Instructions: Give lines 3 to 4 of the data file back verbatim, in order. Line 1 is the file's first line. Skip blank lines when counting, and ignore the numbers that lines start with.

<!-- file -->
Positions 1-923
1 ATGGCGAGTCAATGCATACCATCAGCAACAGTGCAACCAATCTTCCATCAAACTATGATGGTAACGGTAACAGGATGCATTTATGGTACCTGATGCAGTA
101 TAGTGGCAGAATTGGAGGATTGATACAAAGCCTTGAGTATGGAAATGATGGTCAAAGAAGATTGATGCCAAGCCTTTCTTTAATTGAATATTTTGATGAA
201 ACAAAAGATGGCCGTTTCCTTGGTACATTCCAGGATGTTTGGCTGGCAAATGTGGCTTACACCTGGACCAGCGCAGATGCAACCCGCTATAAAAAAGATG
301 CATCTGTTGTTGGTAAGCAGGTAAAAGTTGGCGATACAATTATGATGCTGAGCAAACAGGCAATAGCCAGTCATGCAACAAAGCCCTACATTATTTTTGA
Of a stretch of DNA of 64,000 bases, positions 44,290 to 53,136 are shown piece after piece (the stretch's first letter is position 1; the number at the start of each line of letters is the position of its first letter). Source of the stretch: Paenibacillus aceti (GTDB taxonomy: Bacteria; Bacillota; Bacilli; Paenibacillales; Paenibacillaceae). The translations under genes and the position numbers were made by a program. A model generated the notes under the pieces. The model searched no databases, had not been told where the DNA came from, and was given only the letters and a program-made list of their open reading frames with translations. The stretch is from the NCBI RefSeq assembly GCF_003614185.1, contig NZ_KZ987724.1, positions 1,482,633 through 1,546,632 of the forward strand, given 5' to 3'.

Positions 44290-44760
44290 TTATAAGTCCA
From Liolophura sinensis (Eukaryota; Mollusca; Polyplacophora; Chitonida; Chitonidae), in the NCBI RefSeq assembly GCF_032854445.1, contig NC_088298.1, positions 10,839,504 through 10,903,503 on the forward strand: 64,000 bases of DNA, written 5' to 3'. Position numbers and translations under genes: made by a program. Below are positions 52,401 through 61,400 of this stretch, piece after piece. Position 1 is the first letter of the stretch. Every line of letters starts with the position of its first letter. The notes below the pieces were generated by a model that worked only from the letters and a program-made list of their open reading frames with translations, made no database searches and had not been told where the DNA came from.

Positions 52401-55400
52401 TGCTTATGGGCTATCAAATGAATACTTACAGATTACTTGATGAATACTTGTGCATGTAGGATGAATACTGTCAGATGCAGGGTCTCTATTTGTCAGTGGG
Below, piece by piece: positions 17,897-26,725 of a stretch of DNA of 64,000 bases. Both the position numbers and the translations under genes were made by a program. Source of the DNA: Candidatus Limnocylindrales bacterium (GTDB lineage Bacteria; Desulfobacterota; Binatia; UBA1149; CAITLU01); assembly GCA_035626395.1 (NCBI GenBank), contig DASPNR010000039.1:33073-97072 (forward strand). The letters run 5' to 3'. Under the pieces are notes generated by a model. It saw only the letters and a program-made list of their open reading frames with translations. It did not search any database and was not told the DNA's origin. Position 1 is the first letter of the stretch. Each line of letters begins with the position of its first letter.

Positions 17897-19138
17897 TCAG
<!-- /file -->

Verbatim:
101 TAGTGGCAGAATTGGAGGATTGATACAAAGCCTTGAGTATGGAAATGATGGTCAAAGAAGATTGATGCCAAGCCTTTCTTTAATTGAATATTTTGATGAA
201 ACAAAAGATGGCCGTTTCCTTGGTACATTCCAGGATGTTTGGCTGGCAAATGTGGCTTACACCTGGACCAGCGCAGATGCAACCCGCTATAAAAAAGATG